2. This movie has already made so much money, the only way it could suffer financially is if the company responsible did something reprehensible…such as sucker-punching a beloved charity. In just a little more than a day, the movie has made nearly $69 million toward an estimated $80 million budget. By the end of this weekend, it’s likely to make at least twice that amount.
3. This is @#!! Lionsgate. Lionsgate started life as a plucky little company that specialized in bringing low-budget horror flicks to market — movies that nobody else would take a chance on. In short, it was the alternative to the soul-less, money obsessed Hollywood corporate system. And then it earned some money.
4. If you’re going to claim exclusivity to a creative work, you really need to make sure you have a work that is unique. One of the worst aspects of claiming copyright on a work of fiction, be it book or film or what have you, is that there really is nothing that can claim to be 100 percent original. Every creative work builds on those that came before it; nobody creates anything in a bubble. What you are minting is a piece of culture, and culture by its very nature is communal property. And when it comes to The Hunger Games, it borrows — whether intentionally, unintentionally or simply by zeitgeist — from one of the most loved genre movies of the last 20 years.
Based on the 1999 novel of the same name by Koushun Takami, Kinji Fukasaku’s 2000 movie Battle Royale has built a worldwide following thanks to its visual style, quirky sense of humor, and chilling worldview. All of this, mind you, without a single North American release (until this month). Americans have invested in region-free DVD players and imported it from the UK, Japan and China just to screen this masterpiece. To my knowledge, nobody has been legally pursued over the dozens of T-shirts, buttons and other items that have been made using images from the movies.
5. Well-heeled companies browbeating charities is just tacky. It’s bad enough when big distributors come down on fan sites whose greatest offense is having posted fan fiction or having built great online shrines to their creative property of choice; it’s disgusting when the light-and-shadow merchants go after organizations dedicated to doing good in the world.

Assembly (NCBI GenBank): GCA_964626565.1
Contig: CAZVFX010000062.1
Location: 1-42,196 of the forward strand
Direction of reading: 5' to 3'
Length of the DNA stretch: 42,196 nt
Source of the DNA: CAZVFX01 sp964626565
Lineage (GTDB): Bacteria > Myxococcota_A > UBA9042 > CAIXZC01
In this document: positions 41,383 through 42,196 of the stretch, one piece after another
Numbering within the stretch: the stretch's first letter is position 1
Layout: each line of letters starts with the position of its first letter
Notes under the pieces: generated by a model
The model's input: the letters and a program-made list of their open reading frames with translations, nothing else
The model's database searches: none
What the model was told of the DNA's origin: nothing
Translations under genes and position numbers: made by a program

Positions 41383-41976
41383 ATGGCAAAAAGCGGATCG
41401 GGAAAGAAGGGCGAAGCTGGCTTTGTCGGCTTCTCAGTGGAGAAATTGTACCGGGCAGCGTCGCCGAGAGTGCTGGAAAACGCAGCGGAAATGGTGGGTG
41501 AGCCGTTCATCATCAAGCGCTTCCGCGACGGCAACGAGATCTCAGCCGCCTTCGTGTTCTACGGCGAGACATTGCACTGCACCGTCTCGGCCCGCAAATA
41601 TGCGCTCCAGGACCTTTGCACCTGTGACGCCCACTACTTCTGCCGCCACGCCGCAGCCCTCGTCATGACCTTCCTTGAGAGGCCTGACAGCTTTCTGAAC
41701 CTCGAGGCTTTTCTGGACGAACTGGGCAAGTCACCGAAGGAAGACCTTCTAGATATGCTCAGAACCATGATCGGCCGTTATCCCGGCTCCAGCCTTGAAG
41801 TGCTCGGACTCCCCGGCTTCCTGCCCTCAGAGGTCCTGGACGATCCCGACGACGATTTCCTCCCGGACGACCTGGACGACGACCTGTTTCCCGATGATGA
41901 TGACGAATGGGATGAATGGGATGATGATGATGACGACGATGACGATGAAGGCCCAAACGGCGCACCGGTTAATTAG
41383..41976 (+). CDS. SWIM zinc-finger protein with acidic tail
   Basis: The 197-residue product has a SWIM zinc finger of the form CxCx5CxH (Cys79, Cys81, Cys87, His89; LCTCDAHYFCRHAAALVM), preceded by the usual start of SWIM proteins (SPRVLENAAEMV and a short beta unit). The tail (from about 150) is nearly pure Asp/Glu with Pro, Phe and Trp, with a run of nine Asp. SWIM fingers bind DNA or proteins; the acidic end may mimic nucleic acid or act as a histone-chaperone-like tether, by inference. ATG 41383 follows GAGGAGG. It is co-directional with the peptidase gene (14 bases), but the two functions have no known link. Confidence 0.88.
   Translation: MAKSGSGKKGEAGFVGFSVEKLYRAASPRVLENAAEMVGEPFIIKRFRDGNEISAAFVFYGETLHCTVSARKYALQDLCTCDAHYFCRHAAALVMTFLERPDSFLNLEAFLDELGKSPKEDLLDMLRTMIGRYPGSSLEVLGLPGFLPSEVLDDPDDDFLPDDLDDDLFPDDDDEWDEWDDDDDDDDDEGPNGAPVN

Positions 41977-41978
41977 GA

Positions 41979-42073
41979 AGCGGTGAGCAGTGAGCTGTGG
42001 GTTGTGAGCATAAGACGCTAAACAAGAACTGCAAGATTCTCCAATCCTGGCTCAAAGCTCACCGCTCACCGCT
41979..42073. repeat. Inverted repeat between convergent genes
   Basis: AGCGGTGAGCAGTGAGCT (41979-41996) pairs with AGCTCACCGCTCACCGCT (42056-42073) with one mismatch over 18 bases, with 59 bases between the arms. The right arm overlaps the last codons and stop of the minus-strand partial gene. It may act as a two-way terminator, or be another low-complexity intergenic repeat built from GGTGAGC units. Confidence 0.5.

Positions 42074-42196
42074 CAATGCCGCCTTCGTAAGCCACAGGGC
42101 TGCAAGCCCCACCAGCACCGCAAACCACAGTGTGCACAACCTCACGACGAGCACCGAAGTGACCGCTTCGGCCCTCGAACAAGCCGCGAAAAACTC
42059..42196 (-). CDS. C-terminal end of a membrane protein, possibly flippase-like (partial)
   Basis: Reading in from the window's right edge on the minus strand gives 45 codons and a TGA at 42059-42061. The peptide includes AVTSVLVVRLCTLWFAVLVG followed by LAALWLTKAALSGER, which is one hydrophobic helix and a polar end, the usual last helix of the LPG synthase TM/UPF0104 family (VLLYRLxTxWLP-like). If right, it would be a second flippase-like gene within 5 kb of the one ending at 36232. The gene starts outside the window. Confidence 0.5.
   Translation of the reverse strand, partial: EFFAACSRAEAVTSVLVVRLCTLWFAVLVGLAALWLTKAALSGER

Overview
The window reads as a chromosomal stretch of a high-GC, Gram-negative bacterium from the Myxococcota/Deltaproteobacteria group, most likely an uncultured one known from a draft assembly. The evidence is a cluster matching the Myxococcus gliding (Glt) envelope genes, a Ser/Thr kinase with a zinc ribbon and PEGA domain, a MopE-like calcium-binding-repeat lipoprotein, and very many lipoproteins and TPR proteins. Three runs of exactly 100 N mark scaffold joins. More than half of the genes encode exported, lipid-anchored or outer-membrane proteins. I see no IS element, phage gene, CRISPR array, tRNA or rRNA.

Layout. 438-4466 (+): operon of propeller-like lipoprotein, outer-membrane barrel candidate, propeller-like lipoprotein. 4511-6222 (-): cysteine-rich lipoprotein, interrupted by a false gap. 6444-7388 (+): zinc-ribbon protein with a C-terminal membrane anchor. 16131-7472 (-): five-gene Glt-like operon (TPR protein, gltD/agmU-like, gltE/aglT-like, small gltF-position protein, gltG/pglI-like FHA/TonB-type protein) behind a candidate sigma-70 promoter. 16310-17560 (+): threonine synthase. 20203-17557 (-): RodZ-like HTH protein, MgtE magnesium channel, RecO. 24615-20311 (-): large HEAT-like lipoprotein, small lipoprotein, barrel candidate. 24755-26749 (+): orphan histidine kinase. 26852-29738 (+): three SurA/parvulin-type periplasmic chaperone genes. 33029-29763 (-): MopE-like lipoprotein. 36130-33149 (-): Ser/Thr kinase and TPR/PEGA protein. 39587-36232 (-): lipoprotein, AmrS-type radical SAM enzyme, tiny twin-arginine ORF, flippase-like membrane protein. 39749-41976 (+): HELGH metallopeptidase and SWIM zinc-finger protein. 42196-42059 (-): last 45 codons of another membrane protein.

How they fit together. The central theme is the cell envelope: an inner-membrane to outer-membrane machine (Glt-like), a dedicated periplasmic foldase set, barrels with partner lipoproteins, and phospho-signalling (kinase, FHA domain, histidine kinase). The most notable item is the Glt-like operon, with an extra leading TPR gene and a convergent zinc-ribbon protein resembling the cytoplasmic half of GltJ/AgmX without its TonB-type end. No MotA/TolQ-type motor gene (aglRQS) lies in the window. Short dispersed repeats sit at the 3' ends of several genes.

Yet, after all this, it has to be said again that most of these companies don’t go after the likes of Oxfam because they enjoy being evil — they do it to legally protect “intellectual property” from being taken from them, because that’s how the laws are written. Here’s an idea (the mainstream word for “intellectual property”): at a time when so many people are a stone’s throw from selling apples on the street corner, we temporarily ask the attorneys at Lionsgate who whip up these cease-and-desist letters to volunteer at their local Oxfam or similar charity if they don’t already do so. Not only is this the compassionate thing to do, it may be a smart move considering the “creative property” you’re representing.
A whole new generation is being inspired to pick up the archer’s bow, after all — it may be a good idea not to behave too much like the villains in the movie. One can only imagine the legal trouble they’d get into if they met an end similar to the baddies in their film.